When does “weird” happen?  I was called this often as a kid.  I dressed badly, was painfully shy, and my hair was a tangled uncombed mop.  My social skills were lacking until my late teenage years.  By then I was spending more time with peers than with my parents.  I learned from my friends how to be less weird.

But when do kids start to identify others as weird?

My son is not there yet.  I love his preschooler’s open mind.  He is completely accepting of others and differences.  It does not occur to him that others are doing something socially wrong by doing whatever comes naturally to them.  It is just what they do.

He has no clue that Grandpa is different from other grandparents.  What differences he can pick up on are based solely on age.  He knows that Grandpa is old, my husband and I are “medium” and he is young.  Grandpa has certain needs because he is old.

Except, Grandpa has always been like this. Read the rest of this entry »

Grandpa in the House: Asperger’s Personality Drives a Collector’s Desire

There’s a Museum in My Mailbox

Mail management becomes a challenge when the collector goes on-line and clicks!

Last weekend was one of those not so fun weekends, the kind taken up by household chores. Or specifically, one household chore: installing our new mailbox. This mailbox is not any old correspondence receptacle. It is the largest approved by the US Postal Service. Its purchase required visits to two big box home improvement stores, hours brainstorming and installing it onto a post it was too big for, and hours digging in the wet dirt on the side of a road. The digging part was my son’s favorite. It was a tad less fun for my husband.

We’d been asking my dad to buy a new mailbox for months. I even sent him a link to it online – twice. My husband assured him that he would install it. I explained that our small town post office was rarely open when I was driving by. My husband reminded him that it would be a huge help to me if he would buy the larger box. He never bought it. So we did. Read the rest of this entry »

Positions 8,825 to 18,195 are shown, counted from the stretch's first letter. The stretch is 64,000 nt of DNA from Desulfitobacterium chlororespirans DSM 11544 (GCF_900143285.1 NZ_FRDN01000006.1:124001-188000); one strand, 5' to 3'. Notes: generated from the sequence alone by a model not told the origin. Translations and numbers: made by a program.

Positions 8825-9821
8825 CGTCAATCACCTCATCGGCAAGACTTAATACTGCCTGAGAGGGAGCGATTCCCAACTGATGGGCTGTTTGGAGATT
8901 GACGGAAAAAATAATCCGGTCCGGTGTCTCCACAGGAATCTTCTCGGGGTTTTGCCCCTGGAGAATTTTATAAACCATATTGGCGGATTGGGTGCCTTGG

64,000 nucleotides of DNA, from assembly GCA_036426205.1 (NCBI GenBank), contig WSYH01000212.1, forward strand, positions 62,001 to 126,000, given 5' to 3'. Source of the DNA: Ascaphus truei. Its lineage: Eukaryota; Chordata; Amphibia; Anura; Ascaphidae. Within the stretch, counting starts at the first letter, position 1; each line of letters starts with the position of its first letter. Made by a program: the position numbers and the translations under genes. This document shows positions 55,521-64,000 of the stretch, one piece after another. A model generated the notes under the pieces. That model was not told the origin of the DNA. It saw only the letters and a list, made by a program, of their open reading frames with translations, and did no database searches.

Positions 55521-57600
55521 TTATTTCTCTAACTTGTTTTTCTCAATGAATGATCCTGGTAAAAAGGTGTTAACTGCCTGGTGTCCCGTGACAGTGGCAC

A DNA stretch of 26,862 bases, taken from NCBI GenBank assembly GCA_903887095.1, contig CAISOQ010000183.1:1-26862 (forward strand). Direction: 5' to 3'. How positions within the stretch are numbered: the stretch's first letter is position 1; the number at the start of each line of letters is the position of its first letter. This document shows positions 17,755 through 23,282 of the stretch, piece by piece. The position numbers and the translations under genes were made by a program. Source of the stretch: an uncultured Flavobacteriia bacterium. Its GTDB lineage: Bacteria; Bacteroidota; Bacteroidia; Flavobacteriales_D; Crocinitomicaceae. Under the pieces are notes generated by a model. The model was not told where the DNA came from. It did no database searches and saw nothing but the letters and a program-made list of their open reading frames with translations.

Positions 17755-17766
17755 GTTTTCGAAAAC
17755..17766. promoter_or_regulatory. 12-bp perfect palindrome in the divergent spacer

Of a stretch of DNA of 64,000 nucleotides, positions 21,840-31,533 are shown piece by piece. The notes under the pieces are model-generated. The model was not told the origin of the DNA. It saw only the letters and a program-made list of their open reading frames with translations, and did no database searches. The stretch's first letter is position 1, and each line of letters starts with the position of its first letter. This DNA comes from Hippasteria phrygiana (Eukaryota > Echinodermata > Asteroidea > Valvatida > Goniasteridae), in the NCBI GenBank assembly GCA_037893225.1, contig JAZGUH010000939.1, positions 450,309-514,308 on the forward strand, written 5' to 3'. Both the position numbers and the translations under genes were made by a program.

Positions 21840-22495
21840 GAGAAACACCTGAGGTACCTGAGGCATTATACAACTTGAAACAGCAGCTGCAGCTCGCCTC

Grandpa in the House: Stuck in Intergenerational Traffic

The Family Car: AKA Chauffeuring Dad While My Son is Losing It

Traffic lights- not so much the main issue anymore.

“I wish we did not have to drive so long. Can we turn around, that way, west, and go home?” My four year old is pointing behind us, back towards our house. I am impressed by his sense of direction but my joy in his new found skill is short lived. We have a shopping trip to do. We have been in the car for five minutes and he is already ready to go home. This does not bode well.

I imagine most parents with young children dread the “shopping trip.” Before becoming a parent, I was convinced that the strangers I witnessed dragging their screaming children through a store were doing something wrong. Surely they should not be subjecting their child – or the rest of us shoppers – to such torture. Read the rest of this entry »

Grandpa in the House: Parenting in a Multigenerational Home

Windows to the Past…and When to Close Them

“But the windows…the windows strike a nerve that reaches back decades.”